Forensic Genealogy – Dead Men Do Tell Tales

Forensic Genealogy

The best way I can explain forensic genealogy is to describe it as “reverse genealogy.” Rather than going from the present to the past – i.e., the living to the deceased – forensic genealogy goes the opposite direction. While the Bermuda Triangle is the end of a journey, the Forensic Genealogy Research Triangle represents the beginning of an ancestral research journey. History, Geography, and DNA create the perfect equilateral triangle of forensic research. If you must supply documentation for a legal case that requires source citations or written reports, you are now entering the world of forensic genealogy.

When I set out to research this article, I was a tad surprised to see forensic genealogy described as a “modern” approach to family research, as though it were invented yesterday. The practice has been around for quite some time. Only recently has it gotten a sexy name and the respect and appreciation it deserves.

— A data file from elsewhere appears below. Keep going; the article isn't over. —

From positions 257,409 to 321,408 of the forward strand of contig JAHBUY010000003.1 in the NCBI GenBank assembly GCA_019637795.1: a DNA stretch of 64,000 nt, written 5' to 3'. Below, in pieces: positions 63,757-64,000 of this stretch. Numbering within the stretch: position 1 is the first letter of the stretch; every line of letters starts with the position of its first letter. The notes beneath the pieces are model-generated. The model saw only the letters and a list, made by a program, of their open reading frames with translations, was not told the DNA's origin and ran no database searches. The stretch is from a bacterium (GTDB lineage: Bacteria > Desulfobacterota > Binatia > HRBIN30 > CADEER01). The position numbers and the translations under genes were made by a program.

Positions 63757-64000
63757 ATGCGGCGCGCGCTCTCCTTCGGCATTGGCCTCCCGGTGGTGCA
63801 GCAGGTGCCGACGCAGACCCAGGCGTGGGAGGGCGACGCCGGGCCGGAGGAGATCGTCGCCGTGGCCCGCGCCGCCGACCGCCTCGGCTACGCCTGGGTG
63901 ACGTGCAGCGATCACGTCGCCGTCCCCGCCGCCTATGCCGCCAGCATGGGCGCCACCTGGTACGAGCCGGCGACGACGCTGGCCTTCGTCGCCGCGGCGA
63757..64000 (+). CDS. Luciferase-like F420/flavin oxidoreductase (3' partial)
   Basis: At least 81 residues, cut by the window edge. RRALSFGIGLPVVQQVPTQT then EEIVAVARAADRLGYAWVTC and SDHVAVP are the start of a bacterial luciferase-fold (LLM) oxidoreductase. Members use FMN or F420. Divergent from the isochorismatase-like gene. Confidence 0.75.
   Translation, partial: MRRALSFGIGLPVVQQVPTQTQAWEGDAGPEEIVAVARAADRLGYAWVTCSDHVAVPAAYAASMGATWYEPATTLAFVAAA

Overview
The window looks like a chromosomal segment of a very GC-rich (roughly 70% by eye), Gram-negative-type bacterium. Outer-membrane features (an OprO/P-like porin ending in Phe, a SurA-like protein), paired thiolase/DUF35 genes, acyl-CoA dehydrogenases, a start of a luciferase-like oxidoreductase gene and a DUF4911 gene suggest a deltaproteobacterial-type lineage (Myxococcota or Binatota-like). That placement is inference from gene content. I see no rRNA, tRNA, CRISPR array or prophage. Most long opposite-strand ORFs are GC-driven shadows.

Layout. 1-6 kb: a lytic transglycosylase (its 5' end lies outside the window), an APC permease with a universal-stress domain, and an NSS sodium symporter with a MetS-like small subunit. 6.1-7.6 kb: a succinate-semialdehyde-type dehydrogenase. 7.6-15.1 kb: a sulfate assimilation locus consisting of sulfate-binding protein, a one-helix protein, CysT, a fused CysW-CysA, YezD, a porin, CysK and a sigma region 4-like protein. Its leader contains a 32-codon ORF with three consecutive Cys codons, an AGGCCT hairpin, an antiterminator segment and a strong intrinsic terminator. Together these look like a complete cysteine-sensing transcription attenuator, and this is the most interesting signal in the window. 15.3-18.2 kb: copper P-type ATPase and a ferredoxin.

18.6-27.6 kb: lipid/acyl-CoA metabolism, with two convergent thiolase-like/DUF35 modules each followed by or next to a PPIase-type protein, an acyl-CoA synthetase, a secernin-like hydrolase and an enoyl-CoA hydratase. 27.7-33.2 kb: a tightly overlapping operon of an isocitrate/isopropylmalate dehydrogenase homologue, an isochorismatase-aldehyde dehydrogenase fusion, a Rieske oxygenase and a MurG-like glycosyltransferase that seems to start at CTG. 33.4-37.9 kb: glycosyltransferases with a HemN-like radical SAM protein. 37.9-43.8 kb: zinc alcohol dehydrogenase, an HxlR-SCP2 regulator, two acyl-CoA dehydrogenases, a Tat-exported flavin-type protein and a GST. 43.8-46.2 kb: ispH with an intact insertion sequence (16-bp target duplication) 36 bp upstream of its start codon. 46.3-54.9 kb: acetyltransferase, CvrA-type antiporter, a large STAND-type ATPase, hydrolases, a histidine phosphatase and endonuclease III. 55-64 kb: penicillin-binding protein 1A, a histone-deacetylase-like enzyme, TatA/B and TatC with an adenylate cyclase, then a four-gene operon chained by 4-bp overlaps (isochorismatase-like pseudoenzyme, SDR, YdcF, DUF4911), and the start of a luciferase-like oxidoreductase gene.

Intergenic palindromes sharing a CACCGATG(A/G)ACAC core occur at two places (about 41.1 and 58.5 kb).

I have heard forensic genealogy described as “the study of kinship and identity as it pertains to the law.” That’s a good definition, but I prefer professional genealogist Megan Smolenyak’s description – “reverse genealogy” – because in forensic cases, you begin with the deceased and you look for the living, compared to conventional genealogy, which starts with the living and looks for the deceased. (Ms. Smolenyak is the author of Trace Your Roots with DNA.)

A lot of forensic genealogy is figured out by available documentation with science and technology mixed in. The three most important sources of forensic genealogy are:

1) Photo analysis
2) Database mining
3) DNA analysis

Research Formula:
Forensic techniques + conventional research = forensic genealogy

In other words, forensic genealogy takes the facts discovered by conventional genealogy and weaves them together to give you an entire picture. It is a relatively modern approach to family research for the legal profession and law enforcement. Think “CSI Meets Roots.”